#OTD in Irish History – 10 December:

1479 – Garret More Fitzgerald of Kildare, the ‘Great Earl’, holds a parliament in Dublin from 10 December; it will run, with adjournments, into 1481.

1690 – Sir John Dillon, MP for Co Meath, fights a duel with the Earl of Anglesey.

1826 – Birth of businessman, William Ford in Clonakilty, Co Cork. He moved to America as a young man and married Mary Litogot and they had eight children, his eldest son was Henry who grew up to found the Ford automobile company that has grown into one of the biggest companies in the world.

1827 – Birth of businessman and philanthropist, Eugene O’Keefe in Bandon, Co Cork. He emigrated with his family to Canada when he was five, eventually settling in Toronto. He married Helen Charlotte Bailey in 1862; they had a son and two daughters. He founded the O’Keefe Brewery Company of Toronto Limited in 1891.

1861 – Death of Irish language scholar, John O’Donovan, born in Kilcolumb, Co Kilkenny.

1904 – Death of journalist, barrister, author of fairy tales, and nationalist politician, Edmund Leamy. He was a Member of Parliament (MP) in the House of Commons of the United Kingdom of Great Britain and Ireland, where as member of the Irish Parliamentary Party and leading supporter of Charles Stewart Parnell he represented various Irish seats for much of the period from 1880 until his death in 1904.

1920 – Martial law is imposed in Cork, Kerry, Limerick and Tipperary.

1901 – The first Nobel Prizes are awarded.

1920 – Vol William Owens shot dead by British military (Major Shore) during a raid on the Sinn Féin hall in Shankill, Co Dublin. Several unsuccessful attempts were made by the Shankill IRA to get Shore later.

1921 – At a meeting of the Supreme Council of the IRB, eleven supported the Treaty and four opposed it.

1921 – In Belfast, nationalist areas came under sustained attack from loyalist gunmen.

1922 – Anti-Treaty IRA members burn down the house of TD Seán McGarry, his seven-year-old son dies in the blaze.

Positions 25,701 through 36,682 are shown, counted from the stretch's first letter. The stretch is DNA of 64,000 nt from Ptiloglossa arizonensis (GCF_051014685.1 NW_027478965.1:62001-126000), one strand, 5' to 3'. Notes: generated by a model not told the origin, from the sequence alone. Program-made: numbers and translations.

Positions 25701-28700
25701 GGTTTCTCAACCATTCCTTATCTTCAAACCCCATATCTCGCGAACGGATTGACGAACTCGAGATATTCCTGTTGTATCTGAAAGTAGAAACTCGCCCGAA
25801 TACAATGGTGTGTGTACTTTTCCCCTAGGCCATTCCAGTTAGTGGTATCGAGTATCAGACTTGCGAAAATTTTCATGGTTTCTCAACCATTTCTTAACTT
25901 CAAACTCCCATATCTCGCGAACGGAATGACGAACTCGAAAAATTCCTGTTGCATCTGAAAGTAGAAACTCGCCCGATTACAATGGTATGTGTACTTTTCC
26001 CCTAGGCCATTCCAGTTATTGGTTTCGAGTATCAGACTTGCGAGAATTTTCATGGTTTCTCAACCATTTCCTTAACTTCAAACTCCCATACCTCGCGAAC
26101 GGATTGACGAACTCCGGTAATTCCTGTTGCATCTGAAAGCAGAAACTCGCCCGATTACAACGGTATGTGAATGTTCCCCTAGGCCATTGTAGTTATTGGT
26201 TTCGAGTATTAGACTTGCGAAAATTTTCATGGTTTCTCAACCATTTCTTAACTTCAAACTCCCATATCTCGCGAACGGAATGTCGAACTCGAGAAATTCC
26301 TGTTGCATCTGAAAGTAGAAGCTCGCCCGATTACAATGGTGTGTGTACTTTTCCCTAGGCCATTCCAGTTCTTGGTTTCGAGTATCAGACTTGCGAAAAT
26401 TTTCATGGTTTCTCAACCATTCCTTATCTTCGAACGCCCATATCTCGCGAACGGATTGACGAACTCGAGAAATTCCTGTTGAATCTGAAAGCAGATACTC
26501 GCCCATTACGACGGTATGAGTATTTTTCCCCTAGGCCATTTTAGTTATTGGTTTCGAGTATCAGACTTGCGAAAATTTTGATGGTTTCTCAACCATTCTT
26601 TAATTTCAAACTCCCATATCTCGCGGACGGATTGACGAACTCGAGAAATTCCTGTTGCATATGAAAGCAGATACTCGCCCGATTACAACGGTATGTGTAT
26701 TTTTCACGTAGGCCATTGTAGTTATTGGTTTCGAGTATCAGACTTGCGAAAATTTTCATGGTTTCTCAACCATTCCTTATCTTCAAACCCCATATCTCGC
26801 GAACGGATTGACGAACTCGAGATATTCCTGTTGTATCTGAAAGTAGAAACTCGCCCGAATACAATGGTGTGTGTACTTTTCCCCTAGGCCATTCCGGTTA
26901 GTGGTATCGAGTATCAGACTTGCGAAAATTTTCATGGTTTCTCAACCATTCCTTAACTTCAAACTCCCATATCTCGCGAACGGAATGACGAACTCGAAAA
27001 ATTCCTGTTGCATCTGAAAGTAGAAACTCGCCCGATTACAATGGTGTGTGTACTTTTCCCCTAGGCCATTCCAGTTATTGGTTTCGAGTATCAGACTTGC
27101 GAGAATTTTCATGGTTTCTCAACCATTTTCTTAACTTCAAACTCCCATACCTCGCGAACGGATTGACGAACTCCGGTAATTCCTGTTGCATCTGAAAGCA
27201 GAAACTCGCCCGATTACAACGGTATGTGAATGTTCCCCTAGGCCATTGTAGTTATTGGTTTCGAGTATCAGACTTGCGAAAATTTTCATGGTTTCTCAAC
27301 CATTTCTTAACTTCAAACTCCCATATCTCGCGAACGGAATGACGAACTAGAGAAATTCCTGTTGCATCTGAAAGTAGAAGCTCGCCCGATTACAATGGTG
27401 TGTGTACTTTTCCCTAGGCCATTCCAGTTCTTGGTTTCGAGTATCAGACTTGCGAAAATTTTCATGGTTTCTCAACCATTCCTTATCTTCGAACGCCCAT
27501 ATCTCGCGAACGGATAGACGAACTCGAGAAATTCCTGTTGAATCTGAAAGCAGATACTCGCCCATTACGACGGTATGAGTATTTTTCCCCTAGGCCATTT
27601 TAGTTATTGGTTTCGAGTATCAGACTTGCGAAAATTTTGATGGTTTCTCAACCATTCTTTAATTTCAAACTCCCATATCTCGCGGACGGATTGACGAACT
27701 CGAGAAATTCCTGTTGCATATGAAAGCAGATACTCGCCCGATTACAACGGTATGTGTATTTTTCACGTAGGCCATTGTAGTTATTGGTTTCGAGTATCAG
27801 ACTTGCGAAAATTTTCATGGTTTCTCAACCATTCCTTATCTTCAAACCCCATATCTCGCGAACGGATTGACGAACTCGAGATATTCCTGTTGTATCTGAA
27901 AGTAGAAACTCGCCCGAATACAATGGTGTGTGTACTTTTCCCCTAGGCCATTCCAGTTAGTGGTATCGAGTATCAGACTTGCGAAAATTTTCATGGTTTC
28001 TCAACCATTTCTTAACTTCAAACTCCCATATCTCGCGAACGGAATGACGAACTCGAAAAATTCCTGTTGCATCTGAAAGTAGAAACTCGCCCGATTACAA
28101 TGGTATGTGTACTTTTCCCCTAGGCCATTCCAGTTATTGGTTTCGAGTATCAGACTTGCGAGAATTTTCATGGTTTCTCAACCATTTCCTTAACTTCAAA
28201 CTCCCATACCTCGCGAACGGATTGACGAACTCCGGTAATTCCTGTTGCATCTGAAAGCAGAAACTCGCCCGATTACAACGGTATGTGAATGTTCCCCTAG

1922 – Two prisoners attempt to escape from Drumboe Castle, Co Donegal. They are shot by Free State troops under Major Glennon, and one Gallagher is killed.

1922 – A civilian, James Malone, is shot dead at his home in Garald Griffin Street, Cork city by unidentified gunmen.

1923 – William Butler Yeats receives Nobel Prize in Literature.

1938 – Birth of singer, Brendan Bowyer, in Co Waterford. Best known for fronting ‘The Royal Showband’ and the ‘Big 8’ band. Also renowned for having The Beatles open for him at a concert in 1962 at the ‘The Liverpool Empire’ and being regarded as one of the first headlining Elvis impersonators. Elvis Presley himself was a big fan of Brendan’s performances and would often attend Brendan’s concerts in the Stardust Resort and Casino, Las Vegas during the 1970s.

1941 – Birth of actress, Fionnuala Flanagan. Born in Dublin, she has worked extensively in theatre, film and television. She grew up speaking both Irish and English fluently. Although her parents were not native Irish speakers, they wanted Flanagan and her four siblings to learn their indigenous language. Flanagan was educated in Switzerland and England, and she trained at the Abbey Theatre in Dublin, and travelled throughout Europe before settling in Los Angeles in 1968.

1944 – The Dublin actor Wilfrid Brambell takes over from Jimmy O’Dea in the annual Christmas pantomime at the Gaiety Theatre.

1960 – Birth of actor and director, Kenneth Branagh, in Belfast.

1971 – Kenneth Smyth (28), a Ulster Defence Regiment (UDR) member, and Daniel McCormick (29), a former UDR member, were killed by the IRA near Strabane, Co Tyrone.

1973 – Loyalists announced the establishment of the Ulster Army Council (UAC) to resist the proposed Council of Ireland. The UAC was an umbrella group for the main Loyalist paramilitary groups and included the Ulster Defence Association (UDA) and the Ulster Volunteer Force (UVF).

1974 – The Irish National Liberation Army (INLA) and its political wing the Irish Republican Socialist Party (IRSP) was founded at the Spa Hotel in the village of Lucan near Dublin.

1974 – Seán McBride former Minister for External Affairs presented with Nobel Peace Prize in Oslo.